Despite the rising popularity of buffets and family-style meals, many brides and grooms opt for traditional seated dinners at their reception. In most cases, the RSVP card will list two or three entrée choices (like steak, chicken, fish, or pasta), and guests will select their preferred meal. The caterer will then prepare the appropriate food and deliver it to each guest individually, often with other courses like an appetizer, soup or salad, and dessert. Plated dinners have remained popular because they're more time-effective than buffets, and they also waste less food. But couples with smaller guest lists, as well as those on a tight budget, may wonder if having entrée choices is really necessary, or if they can serve the same meal to all guests.
As it turns out, having at least two entrée choices isn't only polite, but it's also necessary in some instances. Suppose that you choose one set meal, such as grilled salmon with roasted potatoes and bread, for every guest. The dinner may seem like a harmless and well-liked choice at first glance, but those with food allergies or restrictive diets may not be able to eat some or all of these foods. While you can certainly ask guests to specify any food allergies or restrictions on their response card, offering options is the easiest way to ensure everyone has something they can eat at the reception.
You should also account for preferences. No matter how crowd-pleasing the menu is, it's nearly impossible to select one entrée that satisfies everyone's specific tastes; while you may love grilled salmon, your cousin may not be able to stomach it. The best solution for everyone involved is to offer at least two options—one with meat and one that's vegetarian/vegan—to compensate for specific dietary needs.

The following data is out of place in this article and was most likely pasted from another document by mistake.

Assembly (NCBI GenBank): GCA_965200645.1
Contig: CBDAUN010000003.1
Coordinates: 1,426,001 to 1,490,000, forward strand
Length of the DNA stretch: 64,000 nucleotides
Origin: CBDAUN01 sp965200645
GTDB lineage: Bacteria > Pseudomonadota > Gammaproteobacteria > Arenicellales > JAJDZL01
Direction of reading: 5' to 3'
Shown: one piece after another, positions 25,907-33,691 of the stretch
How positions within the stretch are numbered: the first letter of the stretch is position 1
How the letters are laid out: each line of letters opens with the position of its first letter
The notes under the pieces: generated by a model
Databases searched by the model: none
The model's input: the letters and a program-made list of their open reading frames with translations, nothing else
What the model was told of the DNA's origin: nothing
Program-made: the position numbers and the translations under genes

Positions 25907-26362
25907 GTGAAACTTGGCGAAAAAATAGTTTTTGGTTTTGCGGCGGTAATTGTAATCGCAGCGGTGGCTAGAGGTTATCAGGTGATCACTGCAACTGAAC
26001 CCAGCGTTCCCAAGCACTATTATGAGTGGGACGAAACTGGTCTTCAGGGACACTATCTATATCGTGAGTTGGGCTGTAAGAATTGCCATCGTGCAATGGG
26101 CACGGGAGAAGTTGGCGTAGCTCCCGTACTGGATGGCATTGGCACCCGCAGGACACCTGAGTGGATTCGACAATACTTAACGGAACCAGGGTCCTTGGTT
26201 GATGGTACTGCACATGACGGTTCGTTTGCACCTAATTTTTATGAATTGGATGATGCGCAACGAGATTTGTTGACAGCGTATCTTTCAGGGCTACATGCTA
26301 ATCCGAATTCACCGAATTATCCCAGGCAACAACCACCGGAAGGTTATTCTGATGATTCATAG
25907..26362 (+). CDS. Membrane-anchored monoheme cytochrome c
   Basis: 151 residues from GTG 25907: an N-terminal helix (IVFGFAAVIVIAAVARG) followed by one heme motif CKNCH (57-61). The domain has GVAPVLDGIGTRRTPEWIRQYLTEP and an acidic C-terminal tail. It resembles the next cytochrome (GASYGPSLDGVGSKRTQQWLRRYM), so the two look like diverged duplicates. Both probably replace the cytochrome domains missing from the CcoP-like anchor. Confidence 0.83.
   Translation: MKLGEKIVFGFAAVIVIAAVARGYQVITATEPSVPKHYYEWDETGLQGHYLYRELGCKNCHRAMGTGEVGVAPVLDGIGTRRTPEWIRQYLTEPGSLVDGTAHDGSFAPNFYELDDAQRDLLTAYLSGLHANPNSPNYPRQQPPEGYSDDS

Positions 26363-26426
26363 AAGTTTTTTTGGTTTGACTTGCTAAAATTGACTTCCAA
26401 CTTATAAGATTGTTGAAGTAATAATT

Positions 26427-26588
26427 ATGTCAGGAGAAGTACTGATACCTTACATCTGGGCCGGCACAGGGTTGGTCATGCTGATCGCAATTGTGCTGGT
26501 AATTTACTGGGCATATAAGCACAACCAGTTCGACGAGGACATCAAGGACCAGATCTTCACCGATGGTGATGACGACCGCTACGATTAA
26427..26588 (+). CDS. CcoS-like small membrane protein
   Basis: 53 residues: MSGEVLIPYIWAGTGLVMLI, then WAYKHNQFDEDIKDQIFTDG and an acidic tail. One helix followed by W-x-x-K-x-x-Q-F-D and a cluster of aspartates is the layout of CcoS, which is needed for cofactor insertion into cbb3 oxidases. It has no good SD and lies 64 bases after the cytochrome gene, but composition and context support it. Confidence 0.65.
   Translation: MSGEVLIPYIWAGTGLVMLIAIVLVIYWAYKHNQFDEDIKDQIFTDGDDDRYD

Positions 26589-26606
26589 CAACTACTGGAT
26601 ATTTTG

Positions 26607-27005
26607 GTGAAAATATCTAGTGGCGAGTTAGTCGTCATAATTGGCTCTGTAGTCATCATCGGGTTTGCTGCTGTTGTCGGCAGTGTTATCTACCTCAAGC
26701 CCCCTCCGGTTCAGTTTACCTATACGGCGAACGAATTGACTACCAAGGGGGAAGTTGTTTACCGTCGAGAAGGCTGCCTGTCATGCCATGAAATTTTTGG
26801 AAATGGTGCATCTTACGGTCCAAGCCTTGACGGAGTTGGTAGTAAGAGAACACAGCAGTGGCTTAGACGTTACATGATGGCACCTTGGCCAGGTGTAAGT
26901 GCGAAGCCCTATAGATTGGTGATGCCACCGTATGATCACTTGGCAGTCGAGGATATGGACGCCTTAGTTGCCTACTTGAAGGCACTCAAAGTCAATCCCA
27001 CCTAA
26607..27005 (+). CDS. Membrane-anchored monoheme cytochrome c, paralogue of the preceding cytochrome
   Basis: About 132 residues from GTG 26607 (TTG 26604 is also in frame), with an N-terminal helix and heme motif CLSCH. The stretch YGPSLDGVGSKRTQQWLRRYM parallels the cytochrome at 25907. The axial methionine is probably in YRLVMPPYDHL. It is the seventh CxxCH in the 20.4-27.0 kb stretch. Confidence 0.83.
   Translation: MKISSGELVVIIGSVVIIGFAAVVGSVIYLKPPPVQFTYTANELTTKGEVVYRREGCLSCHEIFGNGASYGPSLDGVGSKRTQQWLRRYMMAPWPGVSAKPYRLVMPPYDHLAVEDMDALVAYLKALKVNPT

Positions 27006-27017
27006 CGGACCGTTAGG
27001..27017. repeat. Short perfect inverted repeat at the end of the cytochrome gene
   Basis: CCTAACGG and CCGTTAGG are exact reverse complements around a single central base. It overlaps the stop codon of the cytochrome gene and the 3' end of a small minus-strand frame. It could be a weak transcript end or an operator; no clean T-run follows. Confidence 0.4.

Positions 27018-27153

Those with small guest lists or tight budgets may find it unnecessary to offer multiple meal choices. If you're insistent on having just one entrée, try making it vegetarian or a duet of two options. Fresh pasta, mushroom risotto, hearty salads, and personal pizzas are good vegetarian choices. If you're going for a duet, or combination meal, pair a vegetarian dish with one your carnivorous guests will love. You could do something like your roasted chicken with mushroom ravioli, grilled shrimp with filet mignon, or ratatouille with salmon.
If you know that few (if any!) of your guests have food allergies and most eat everything, you're probably safe with a single entrée, but do talk to your caterer about a silent meal choice. Anyone who can't eat what's on offer will have another option, but guests won't be able to request it on their own. Win win!